St. James Haiti Committee has finalized plans for its annual yard sale to be held from 9 a.m. to 4 p.m. Saturday, July 26, and Sunday, July 27, on Route 20 East past McDonald’s just outside the village of Cazenovia. Furniture, household items, appliances, athletic equipment, camping gear, tools, toys, decorations, games and crafts will be available.
Annie Walsh, 11, of Cazenovia, recently won the $2,500 pony derby at State College, Pa. Walsh was competing on her pony “Terian’s What a Fox,” and was the champion out of 23 ponies.
For the past two weeks, Cazenovia residents and visitors may have seen a strange-looking boat out on Cazenovia Lake — like a diminutive paddleboat with a treadmill in the front, and often covered with weeds. This is the town of Cazenovia’s newly purchased weed harvester, and it has been working to divest the lake of milfoil since late June.
Syracuse Chargers Track Club reverses controversial decision amid public outrage, national media exposure
The news broke early Wednesday morning, July 2, that the Syracuse Chargers Track Club had denied the request of 12-year-old twin boys, Jack and Nolan Willis of Manlius, who have muscular dystrophy and are wheelchair-bound, from participating in the annual Cazenovia July 4 Foot Races 10-mile race. After nearly 36 hours of public outrage and national media attention, the Chargers board reversed its decision and announced that the Willis brothers would be allowed to participate after all.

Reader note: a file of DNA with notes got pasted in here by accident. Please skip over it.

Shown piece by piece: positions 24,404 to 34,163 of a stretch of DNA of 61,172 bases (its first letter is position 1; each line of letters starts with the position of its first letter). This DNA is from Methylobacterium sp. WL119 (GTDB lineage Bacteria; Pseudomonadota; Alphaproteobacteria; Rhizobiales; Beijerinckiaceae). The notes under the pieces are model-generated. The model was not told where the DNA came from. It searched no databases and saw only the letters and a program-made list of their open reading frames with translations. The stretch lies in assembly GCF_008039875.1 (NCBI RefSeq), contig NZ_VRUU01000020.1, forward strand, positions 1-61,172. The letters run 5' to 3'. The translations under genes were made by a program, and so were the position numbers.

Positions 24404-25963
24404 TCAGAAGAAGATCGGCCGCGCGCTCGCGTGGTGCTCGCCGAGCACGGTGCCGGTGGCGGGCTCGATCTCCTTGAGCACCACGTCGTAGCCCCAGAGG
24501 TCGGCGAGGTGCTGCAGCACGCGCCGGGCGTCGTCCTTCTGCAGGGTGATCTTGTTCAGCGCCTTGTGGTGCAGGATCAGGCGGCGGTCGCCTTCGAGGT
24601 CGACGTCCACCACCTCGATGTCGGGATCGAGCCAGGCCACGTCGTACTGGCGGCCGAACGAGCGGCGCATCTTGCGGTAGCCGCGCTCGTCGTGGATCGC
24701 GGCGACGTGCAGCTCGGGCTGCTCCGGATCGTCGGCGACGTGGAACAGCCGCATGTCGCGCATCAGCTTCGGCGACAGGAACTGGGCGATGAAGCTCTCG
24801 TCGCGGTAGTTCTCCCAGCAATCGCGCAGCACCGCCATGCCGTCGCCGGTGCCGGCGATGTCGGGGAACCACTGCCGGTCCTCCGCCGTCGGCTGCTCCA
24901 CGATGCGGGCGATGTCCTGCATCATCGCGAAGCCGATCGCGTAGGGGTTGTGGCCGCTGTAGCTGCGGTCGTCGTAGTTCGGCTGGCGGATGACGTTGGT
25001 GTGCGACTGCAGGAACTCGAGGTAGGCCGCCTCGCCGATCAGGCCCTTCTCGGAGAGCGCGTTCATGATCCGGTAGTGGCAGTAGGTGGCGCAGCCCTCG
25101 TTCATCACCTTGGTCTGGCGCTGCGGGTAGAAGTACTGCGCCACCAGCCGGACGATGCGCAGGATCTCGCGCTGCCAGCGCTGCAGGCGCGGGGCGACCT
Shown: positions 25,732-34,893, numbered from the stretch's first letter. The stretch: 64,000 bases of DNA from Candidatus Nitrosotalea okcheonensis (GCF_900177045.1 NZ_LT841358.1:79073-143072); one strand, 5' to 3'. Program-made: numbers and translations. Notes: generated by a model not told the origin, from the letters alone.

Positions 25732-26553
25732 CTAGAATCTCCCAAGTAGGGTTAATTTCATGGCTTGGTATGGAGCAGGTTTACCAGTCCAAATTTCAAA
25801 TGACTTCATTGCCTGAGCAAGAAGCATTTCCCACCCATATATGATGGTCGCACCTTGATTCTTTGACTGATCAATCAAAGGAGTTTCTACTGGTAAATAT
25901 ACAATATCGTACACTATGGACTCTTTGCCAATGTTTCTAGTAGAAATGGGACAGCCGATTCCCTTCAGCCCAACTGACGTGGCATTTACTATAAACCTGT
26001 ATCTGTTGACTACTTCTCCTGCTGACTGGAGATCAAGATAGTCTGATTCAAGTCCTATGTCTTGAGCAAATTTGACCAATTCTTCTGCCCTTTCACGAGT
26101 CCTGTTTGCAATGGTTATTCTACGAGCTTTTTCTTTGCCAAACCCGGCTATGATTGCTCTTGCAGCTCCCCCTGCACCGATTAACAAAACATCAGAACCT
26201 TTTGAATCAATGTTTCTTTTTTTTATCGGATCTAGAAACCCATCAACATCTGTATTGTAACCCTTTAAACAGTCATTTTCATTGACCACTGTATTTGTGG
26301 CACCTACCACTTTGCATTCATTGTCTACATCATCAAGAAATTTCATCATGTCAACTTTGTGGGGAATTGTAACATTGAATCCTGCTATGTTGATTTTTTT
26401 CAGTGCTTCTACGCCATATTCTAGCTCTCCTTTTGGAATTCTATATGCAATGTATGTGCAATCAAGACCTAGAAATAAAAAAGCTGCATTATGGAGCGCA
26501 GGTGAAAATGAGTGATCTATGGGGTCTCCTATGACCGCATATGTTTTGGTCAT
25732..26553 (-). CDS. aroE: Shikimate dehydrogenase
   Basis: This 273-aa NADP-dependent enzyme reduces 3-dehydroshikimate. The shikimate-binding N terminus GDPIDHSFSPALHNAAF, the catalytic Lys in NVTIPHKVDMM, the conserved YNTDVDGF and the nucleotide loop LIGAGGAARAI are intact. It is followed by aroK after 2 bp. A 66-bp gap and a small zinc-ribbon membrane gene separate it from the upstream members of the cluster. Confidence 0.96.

The New York State Department of Health (DOH) announced it has revised immunization requirements for school attendance to meet updated national standards. The updated requirements, which do not add any new vaccines for school entry, but update the number of doses required and the minimum intervals between doses, went into effect July 1.
Syracuse Chargers reverse course on previous denial of wheelchair-bound boys request to participate
A solution has been found to the quell the recent brouhaha over the Syracuse Chargers Track Club's denial of the request of 12-year-old twin boys, Jack and Nolan Willis of Manlius, who have muscular dystrophy and are wheelchair-bound, from participating in the annual Cazenovia July 4 Foot Races 10-mile race tomorrow. After nearly 36 hours of outrage and criticism directed against the club for its decision, the Chargers board announced that the Willis brothers will be allowed to participate in the race.
In his 14 years in the Cazenovia Central School District — 10 of those as superintendent — Bob Dubik has achieved many successes, made institutional changes, passed 10 budgets, attended at least one event for every school sport and extracurricular activity offered and been a constant and visible participant in community organizations and events. “I’m a proud father,” Dubik said after ticking off the numerous accomplishments of Cazenovia students he has fostered and witnessed since he became superintendent in 2004. “I’m proud of everything, not just one thing that we’ve accomplished. … Certainly there are things I will miss, especially the kids — seeing them every day, getting hugs, cards, well-wishes from parents, the thank yous and appreciation from community members.” Last Saturday’s commencement ceremonies for the Cazenovia High School Class of 2014 were, in fact, Dubik’s last as superintendent. He retired on June 30, after a career of more than 30 years in education.